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The cost of obesity

Severe obesity costs Medicaid US$8 billion a year

Having a BMI in the moderate obesity range predicted an increase of US$941 in annual per capita medical expenditures for all adults, relative to having a normal weight
For severe obesity, the increase was US$1,980

Nearly 11 percent or US$8 billion of the cost to treat severe obesity was paid for by Medicaid in 2013, ranging from a low of US$5 million in Wyoming to US$1.3 billion in California, according to a paper, ‘Severe Obesity In Adults Cost State Medicaid Programs Nearly $8 Billion In 2013’, published in the journal Health Affairs. Research led by Dr Y Claire Wang, associate professor of Health Policy and Management at Columbia University's Mailman School of Public Health, predicts these costs will only grow as Medicaid eligibility is extended to more people following the implementation of the Affordable Care Act's Medicaid expansion.

To slow down the rise in obesity-related healthcare costs, states should focus on identifying effective obesity prevention and treatment services, ensure access for those who are Medicaid-eligible, and include obesity in policy discussions around state Medicaid expansions.

Wang, who is also co-director of the Mailman School's Obesity Prevention Initiative, estimates that of 81.5 million obese adults, 33.7 million (or 41 percent) had severe obesity in 2013. That year, severe obesity was associated with US$69 billion in total medical costs across all payers. Medicaid expansion under the Affordable Care Act requires state Medicaid programmes to cover more obesity treatment-related services than in previous years.

To estimate obesity-related state-level health care expenditures among adults with severe obesity, the researchers analysed data from the Medical Expenditure Panel Survey for 2007-2012, a sample of more than 117,000 Americans. With an emphasis on Medicaid costs, they examined the extent to which obesity predicts higher medical expenditures in adults ages 18 and older, compared with their peers without obesity.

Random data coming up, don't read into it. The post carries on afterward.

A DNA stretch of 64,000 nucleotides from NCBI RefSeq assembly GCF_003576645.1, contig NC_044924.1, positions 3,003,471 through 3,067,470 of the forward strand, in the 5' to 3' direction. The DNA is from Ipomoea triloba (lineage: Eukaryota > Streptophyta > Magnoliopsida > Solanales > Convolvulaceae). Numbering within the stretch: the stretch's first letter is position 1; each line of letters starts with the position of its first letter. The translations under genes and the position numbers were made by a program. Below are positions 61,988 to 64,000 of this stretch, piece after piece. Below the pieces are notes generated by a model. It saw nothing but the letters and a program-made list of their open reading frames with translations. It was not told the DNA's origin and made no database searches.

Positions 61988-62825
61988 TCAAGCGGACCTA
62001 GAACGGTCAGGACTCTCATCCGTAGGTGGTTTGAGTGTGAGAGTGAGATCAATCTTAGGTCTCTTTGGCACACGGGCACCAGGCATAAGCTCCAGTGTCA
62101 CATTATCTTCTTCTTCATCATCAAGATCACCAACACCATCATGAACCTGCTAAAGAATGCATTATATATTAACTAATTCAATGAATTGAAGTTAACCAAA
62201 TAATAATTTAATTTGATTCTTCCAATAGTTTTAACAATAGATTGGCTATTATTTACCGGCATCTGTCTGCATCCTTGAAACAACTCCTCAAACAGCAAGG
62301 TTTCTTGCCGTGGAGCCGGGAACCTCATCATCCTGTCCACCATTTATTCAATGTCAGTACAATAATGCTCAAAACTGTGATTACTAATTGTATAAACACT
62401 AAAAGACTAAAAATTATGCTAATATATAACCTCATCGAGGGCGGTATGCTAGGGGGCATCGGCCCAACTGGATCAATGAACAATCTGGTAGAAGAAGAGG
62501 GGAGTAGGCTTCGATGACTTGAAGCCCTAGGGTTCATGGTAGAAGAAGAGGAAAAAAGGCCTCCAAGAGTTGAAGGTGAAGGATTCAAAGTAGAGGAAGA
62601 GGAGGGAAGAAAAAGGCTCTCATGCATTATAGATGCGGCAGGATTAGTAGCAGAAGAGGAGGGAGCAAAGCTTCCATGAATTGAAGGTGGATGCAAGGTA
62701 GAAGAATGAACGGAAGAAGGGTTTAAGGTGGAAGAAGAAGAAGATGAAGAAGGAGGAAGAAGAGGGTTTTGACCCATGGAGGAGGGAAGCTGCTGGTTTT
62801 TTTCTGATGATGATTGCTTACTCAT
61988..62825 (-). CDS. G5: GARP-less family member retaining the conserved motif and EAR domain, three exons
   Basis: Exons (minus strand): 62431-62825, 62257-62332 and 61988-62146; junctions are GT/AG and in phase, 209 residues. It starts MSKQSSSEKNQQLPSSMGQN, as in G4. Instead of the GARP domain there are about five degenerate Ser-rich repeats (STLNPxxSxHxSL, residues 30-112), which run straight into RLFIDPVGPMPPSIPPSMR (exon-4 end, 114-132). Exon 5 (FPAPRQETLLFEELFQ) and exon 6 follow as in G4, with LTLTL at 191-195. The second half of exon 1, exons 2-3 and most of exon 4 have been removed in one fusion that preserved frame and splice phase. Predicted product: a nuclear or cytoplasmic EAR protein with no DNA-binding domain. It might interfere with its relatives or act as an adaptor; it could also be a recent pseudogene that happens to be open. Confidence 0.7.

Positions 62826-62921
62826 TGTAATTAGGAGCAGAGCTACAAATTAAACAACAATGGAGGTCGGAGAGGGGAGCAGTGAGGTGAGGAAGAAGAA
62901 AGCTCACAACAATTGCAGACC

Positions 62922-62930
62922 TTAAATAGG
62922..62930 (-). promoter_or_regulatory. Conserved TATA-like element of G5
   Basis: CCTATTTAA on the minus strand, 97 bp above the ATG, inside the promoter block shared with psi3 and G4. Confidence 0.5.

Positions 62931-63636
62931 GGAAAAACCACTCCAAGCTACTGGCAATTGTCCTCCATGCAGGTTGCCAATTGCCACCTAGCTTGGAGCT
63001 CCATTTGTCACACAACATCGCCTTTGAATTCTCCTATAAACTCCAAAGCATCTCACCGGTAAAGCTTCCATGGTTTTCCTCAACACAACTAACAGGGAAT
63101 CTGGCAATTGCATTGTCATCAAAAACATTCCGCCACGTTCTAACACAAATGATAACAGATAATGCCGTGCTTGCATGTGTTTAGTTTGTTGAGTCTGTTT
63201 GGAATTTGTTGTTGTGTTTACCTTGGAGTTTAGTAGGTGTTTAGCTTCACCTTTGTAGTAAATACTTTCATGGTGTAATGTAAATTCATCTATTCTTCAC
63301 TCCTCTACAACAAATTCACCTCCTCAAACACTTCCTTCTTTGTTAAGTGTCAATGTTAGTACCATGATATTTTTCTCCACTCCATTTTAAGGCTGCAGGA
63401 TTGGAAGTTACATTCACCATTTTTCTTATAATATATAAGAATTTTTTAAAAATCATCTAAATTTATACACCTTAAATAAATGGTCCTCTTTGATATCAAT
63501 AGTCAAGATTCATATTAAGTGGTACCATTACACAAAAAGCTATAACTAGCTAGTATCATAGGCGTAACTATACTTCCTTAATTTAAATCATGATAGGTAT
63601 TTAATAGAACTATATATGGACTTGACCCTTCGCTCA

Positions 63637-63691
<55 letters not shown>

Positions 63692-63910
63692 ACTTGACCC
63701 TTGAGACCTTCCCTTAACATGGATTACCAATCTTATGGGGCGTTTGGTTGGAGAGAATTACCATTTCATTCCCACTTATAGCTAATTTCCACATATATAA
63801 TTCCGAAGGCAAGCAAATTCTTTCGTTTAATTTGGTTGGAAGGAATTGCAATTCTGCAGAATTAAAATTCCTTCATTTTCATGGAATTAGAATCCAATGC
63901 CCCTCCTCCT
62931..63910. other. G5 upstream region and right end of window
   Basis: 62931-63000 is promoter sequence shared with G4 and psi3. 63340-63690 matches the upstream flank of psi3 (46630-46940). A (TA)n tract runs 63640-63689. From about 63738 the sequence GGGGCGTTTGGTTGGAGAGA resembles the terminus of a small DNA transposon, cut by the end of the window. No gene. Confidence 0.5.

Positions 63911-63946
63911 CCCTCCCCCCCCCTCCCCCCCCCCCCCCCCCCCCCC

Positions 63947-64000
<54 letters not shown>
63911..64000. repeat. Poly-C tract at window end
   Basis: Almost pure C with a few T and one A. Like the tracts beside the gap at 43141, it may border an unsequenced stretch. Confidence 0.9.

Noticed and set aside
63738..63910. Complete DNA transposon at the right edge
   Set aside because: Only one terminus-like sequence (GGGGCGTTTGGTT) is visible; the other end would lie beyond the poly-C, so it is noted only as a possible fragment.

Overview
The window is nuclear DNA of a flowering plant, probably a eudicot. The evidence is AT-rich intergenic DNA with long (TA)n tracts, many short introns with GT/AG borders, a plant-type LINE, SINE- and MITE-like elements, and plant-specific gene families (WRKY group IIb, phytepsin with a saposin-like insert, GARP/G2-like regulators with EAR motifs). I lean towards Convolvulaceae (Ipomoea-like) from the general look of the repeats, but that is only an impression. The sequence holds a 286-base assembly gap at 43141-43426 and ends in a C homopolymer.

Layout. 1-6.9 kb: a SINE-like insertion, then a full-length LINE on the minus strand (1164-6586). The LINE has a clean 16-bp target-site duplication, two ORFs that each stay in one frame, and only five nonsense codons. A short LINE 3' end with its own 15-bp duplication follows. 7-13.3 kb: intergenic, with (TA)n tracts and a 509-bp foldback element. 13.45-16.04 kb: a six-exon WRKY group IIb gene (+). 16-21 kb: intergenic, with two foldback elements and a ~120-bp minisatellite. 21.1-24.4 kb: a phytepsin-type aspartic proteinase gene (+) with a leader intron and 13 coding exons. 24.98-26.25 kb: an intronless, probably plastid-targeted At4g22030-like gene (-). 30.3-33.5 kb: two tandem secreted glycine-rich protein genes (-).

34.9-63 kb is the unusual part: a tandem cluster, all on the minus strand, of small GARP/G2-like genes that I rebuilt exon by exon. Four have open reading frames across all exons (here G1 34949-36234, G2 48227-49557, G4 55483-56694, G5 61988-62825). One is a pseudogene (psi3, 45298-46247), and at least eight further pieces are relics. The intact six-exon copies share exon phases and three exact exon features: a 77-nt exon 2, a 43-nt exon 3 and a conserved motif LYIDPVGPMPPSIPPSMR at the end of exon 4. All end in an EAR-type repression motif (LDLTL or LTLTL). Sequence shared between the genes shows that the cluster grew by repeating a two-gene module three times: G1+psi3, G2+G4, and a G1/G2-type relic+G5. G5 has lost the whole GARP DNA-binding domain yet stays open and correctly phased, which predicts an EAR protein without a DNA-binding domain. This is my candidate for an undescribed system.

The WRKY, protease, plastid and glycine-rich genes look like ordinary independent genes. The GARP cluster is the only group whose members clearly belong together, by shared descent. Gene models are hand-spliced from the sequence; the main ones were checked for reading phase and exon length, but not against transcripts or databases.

Y Claire Wang

"Our estimate of Medicaid's obesity-attributable expenditures is likely conservative since there is potential underreporting of data on healthcare utilisation, which appear to be especially significant among Medicaid recipients," said Wang.

Having a BMI in the moderate obesity range predicted an increase of $941 in annual per capita medical expenditures for all adults, relative to having a normal weight. For severe obesity, the increase was US$1,980. Public sources paid for approximately 41 percent of the obesity-attributable expenditures associated with severe obesity; 30 percent by Medicare and other federal sources; Medicaid paid for 11 percent.

Infographic on obesity. Please click on the image above to view the source page. ©2015 by Project HOPE - The People-to-People Health Foundation, Inc.

When the authors considered adults younger than age 65 specifically, the population most affected by the Affordable Care Act and Medicaid expansion efforts, Medicaid paid for 13 percent of obesity-attributable expenditures associated with severe obesity, while commercial plans paid for 36 percent.

Wang points out that states with the highest obesity-related healthcare expenditures in 2013 were not necessarily the states with the highest prevalence of obesity. For example, West Virginia, Mississippi, and Tennessee had the highest obesity rates yet did not rank high in per capita obesity-related expenditures.

"This is primarily because of the relatively low cost of healthcare in these states," she added.

Severe obesity is also a challenge for employers. For example, research shows that working adults with severe obesity called in sick on 40 percent more on workdays, compared with workers with normal weight.

"This exemplifies an incentive and an opportunity for health promotion by employers," said Wang. "In the past, US clinicians have been more comfortable treating obesity-related health consequences such as high cholesterol and hypertension than delivering counselling and treatment for obesity. Filling the gaps in clinical training, human resources, and reimbursement is our challenge as the field expands capacity to tackle the demand for a variety of treatment approaches to obesity." 

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